Please call us at 800.615.1883 if you have additional questions. (Dede N., VSP)

      • Getting smart OD

        In Ohio we have a bill that as I slowly ween of of VSP we only take signature and DO NOT TAKE CHOICE PLAN.. I highly suggest this for doctors as a step to ween vision plans out of your practice. DONT TAKE EYEMED at all.

  • Jeffrey J. Kiener, OD

    Are you saying that you can’t sell a “better” vision care product?

    Are you saying that you can’t tell the HR departments “VSP costs more than EyeMed, and here’s why”?

    Do you stand for low, low prices or high, high quality, or see some possibilty of combination of the two?

    I’ve been told by some wise folks “Quality, service, cost; you can choose only two”.

  • Colin Rumary

    As a designer, importer, distributor of unique eyewear for over 20 years now, I am always intrigued when people start shooting their mouths off about how eyewear is excessively expensive. Here are a number of points.
    I sold eyeglass frames in 1992 for much the same price as I am selling them now. As manufacturers and distributors, the only real profit margins we have seen is in our ability to be more efficient at the production level. It also means that retail pricing has not increased very much either, with most stores doubling plus a few dollars as being their formula for many years.
    Secondly, because we now have to provide more exciting and interesting eyewear, our design factor has become more expensive, the risk factor is higher. The demand to come up with more new and exciting styles is extreme. Factory pressures (largely due to their being abused during the “depression” two years ago)to make larger quantities cause risk factors to rise and also the tendency to make more boutique and unusual styling almost prohibitive. Third, because players like Lux go directly from factory to store shelves, their risk factor is much lower, and their margins huge. In addition, they now own nearly all the significant brands in the market place, and have now started to buy up more unique design houses like Alain Mikli. So now they will be able to go direct with this product as well. So they are on a march from oligopoly to monopoly.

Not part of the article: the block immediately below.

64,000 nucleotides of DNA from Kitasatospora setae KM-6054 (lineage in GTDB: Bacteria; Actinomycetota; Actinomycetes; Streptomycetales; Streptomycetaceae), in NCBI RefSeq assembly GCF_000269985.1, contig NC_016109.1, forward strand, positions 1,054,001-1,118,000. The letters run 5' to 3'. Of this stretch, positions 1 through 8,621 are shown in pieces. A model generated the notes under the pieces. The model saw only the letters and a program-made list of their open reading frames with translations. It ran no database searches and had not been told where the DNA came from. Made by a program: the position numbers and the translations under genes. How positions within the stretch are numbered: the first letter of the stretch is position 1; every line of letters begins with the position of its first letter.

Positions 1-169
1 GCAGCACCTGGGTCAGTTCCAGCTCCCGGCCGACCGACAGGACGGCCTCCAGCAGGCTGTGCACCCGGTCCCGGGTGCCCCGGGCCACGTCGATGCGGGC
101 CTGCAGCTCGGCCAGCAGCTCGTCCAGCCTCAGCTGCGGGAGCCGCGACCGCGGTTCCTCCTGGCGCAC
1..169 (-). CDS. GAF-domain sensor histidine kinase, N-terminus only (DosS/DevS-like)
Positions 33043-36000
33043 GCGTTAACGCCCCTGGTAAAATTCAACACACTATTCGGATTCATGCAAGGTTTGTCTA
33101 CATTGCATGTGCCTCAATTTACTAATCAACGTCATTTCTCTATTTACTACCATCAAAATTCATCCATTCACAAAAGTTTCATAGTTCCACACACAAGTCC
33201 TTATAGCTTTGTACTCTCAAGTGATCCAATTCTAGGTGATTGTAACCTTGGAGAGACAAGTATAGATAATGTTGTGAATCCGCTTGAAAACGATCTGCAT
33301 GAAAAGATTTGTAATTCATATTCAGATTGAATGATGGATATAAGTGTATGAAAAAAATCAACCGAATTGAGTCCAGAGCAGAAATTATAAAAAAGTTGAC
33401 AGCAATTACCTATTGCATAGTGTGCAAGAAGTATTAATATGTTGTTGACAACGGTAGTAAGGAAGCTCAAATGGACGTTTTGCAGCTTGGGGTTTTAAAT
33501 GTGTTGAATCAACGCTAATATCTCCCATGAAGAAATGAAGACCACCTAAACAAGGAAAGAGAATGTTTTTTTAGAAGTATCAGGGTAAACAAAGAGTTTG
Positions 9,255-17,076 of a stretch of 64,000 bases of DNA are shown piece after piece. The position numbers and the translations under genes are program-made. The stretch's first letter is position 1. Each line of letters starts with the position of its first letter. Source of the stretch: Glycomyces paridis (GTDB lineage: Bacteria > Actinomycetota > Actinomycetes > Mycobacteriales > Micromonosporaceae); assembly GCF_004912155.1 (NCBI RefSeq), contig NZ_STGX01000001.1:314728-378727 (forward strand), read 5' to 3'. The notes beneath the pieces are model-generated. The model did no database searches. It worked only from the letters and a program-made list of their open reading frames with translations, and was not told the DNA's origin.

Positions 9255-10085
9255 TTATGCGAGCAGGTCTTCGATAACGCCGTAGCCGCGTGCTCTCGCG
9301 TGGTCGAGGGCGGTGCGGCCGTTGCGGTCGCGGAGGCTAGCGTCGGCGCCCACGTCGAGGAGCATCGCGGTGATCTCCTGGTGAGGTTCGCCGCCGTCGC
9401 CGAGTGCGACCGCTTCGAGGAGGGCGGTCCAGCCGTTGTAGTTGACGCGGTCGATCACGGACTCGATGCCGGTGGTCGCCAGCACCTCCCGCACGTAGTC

So, two things…. one, I do not understand why IECP’s still support these giants by buying their wholesale goods, and secondly…. why am I not hearing any significant defense/other-side-of-the-story from leading IECP professional groups?

  • Brett Johanson

    Along the lines of Dr. Jankowski’s comments, I find it interesting you have chosen to address this topic. I’m curious on the key factors that VSP considers itself to differ in their operations from Luxottica. If I’m not mistaken, you do own Marchon Eyewear, obviously a major player in the industry – not to mention practice management software and a number of laboratories. And with your recent moves into some corporate campuses in the US to directly serve patients, along with your Eyeconic online retail presence, aren’t you essentially following the same model they are? In fact, hasn’t VSP lost its tax-exempt status with the IRS despite the efforts put forth by former Solicitor General, Ken Starr?

    • Daniel L. Mannen, OD, FAAO

      The VSP business model has a primary mission of connecting independent doctors with patients and reinvesting profits in the system to further that goal. VSP Vision Care is a not for profit corporation and fully 90 cents of every dollar is returned to meet the eyecare and eyewear needs of patients. (Please see my response to E. Dean Butler for more on this topic.) With regard to your comments about VSP Global’s subsidiary businesses, these moves were made to help both VSP and its network of doctors better compete with corporate giants like Luxottica whose goal is to generate profits for shareholders. I encourage you to read my earlier posts on online optical.

      • NJ Eye Doc

        eIf I allocated myself a salary as well as pay my staff to run the daily operations of my practice/business and reinvest 90% of any additional profits into thebusiness, could I be a non-profit? A written mission statement alone does not make one a non-profit. VSP or any other entity can state anything they want. while it sounds good, the fact is that the actions don’t match the words. period.

  • E Dean Butler

    I would appreciate an explanation as to the basis for VSP’s claim to be “not for profit.” I was under the impression, along with Brett Johanson (above) that VSP lost their tax exempt status in (I think) 2003. Then VSP filed lawsuits to get the tax exempt status back but lost in 2009 when a Federal Judge issued Summary Judgement against VSP. VSP still claims to be “not for profit.” How does this fit with no longer being tax exempt?